Top historic sites in Syracuse – Temples, springs, piazzas and the archeological park

Ear of Dionysius, ©Allie_Caulfield/Flickr

Ear of Dionysius, ©Allie_Caulfield/Flickr

The city of Syracuse is located in the southeastern region of Sicily, lying along the coast of the Ionian Sea. The town was founded by the Corinthians on the ruins of a previous Greek settlement in the year of 734 BC. For this reason Syracuse has an ancient Greek past which blends a little bit of history of Europe and the Mediterranean with mythology.

Today it stands as a modern city but it is still surrounded by archeological sites, temples, castles and amphitheaters which are visited by many tourists.

 

Temples in Syracuse

One of the most ancient Greek temples on the island of Sicily is the Temple of Apollo, or in other name Artemis. This Doric style temple is situated in Ortygia and was built approximately in 565 BC. Today only a few walls and columns are still standing but even in ruins it is worth seeing. Not far from these ruins, at Piazza Duomo, another temple is located, which was constructed in the 5th century BC and later it became a cathedral. We also recommend you to visit Caravaggio’s Burial of Saint Lucy down in the catacombs under Piazza Duomo.

Temple of Apollo, ©MeRyan/Flickr

Temple of Apollo, ©MeRyan/Flickr

Spring of Arethusa and Maniaces Castle

Learn more about the ancient history of Syracuse by visiting the mythological sites and old buildings around town. Admire one of the most popular sights of the city, a large fountain called the Spring of Arethusa. Near the fountain you will also find the Maniaces Castle, which got its name after George Maniakes, a Byzantine general. The building is a medieval structure which has been extended several times during the past centuries.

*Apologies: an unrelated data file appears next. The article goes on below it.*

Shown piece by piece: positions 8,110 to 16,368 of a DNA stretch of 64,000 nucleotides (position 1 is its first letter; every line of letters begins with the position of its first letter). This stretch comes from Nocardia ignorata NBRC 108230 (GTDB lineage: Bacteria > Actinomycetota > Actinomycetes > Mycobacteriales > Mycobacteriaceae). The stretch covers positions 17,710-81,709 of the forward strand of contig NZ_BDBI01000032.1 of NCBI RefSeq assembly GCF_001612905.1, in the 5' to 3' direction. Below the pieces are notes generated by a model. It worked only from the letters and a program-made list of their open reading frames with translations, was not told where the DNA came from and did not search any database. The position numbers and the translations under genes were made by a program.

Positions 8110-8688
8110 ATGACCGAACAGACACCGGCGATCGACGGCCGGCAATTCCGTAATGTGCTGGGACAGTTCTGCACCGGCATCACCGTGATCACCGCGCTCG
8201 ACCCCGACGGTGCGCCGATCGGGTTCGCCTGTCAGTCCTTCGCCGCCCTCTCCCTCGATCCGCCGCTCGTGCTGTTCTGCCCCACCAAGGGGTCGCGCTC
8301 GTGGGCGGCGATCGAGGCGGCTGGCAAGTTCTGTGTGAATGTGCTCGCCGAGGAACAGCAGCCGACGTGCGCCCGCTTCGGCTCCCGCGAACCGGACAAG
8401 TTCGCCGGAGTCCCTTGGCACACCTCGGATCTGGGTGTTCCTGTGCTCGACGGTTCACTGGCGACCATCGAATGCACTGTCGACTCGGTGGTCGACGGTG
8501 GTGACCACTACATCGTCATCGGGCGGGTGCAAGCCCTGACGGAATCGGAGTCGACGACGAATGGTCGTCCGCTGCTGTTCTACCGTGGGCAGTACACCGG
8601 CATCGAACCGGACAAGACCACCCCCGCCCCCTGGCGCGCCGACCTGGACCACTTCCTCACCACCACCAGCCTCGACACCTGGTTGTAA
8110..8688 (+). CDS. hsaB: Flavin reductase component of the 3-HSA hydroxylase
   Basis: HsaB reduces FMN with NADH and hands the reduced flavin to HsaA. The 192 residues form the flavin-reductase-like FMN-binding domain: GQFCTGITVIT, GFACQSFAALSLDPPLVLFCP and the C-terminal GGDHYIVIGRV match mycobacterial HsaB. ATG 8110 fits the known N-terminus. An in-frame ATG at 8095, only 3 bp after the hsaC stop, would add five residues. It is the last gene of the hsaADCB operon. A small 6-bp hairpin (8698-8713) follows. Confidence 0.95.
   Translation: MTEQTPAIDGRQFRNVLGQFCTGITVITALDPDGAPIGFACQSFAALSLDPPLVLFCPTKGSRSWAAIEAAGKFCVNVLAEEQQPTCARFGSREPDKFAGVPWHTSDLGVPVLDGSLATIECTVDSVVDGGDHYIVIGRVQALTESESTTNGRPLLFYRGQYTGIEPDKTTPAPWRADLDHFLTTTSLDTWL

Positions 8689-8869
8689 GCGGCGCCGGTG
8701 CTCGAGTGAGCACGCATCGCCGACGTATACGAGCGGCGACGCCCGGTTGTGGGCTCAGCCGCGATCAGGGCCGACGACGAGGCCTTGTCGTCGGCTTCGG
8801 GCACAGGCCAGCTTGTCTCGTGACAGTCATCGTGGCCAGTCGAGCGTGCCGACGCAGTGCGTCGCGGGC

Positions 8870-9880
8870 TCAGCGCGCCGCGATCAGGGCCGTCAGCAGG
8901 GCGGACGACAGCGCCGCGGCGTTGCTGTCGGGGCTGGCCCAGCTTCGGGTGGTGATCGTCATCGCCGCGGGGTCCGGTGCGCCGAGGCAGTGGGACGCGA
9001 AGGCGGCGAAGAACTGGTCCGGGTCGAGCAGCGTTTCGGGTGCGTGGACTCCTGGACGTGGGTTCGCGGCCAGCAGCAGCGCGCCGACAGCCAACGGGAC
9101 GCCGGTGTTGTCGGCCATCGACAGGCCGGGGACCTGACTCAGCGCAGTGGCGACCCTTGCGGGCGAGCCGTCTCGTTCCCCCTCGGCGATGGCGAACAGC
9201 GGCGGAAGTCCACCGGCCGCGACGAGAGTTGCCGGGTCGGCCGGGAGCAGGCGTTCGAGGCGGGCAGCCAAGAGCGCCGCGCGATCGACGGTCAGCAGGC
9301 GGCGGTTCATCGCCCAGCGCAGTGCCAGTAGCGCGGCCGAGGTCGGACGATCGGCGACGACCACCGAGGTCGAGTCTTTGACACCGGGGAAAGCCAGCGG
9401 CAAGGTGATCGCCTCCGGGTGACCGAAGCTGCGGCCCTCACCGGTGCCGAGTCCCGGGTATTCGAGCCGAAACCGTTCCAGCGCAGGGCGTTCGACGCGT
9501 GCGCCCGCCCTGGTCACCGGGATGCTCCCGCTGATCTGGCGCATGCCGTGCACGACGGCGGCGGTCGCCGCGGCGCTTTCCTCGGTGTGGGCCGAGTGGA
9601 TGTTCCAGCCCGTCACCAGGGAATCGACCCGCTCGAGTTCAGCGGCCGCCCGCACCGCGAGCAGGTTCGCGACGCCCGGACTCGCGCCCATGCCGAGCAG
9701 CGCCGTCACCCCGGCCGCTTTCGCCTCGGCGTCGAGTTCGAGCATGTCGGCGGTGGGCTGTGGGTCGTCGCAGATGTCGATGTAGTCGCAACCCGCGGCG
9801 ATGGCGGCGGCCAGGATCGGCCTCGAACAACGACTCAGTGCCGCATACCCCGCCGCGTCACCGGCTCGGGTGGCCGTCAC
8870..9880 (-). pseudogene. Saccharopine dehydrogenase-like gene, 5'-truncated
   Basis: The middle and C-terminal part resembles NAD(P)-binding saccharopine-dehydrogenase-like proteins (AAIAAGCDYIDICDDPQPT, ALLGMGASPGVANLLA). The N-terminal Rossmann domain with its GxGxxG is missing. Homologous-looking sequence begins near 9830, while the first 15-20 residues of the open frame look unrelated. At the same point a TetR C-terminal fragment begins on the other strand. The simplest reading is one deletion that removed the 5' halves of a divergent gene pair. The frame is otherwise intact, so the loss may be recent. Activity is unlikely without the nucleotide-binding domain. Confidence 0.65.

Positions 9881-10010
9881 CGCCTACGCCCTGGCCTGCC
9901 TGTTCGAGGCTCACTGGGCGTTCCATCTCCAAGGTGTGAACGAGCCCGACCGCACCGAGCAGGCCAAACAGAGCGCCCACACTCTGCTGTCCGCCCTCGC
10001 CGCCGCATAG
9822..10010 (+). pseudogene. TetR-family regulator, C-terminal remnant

Arethusa Spring, ©Allie_Caulfield/Flickr

Arethusa Spring, ©Allie_Caulfield/Flickr

Neapolis Archeological Park

Syracuse is rich not only in Greek architecture. You can also find some buildings constructed during the Roman period which represent their style of architecture as well. Visit Neapolis Archeological Park and view the well preserved Greek and Roman amphitheatre carved out of a rock. As Greek traditions dictate their construction is open and semi circular while the Roman theatre has an oval shape and it is enclosed. At the archeological park you can visit the Altar of Geron II, the Saint Venera Quarry, the Ear of Dionysius, several caverns and necropolises.

Ear of Dionysius, ©Allie_Caulfield/Flickr

Ear of Dionysius, ©Allie_Caulfield/Flickr

Soak up the past and history of Syracuse. Travel back in time and experience the real Sicily as you visit the Neapolis Archeological Park.

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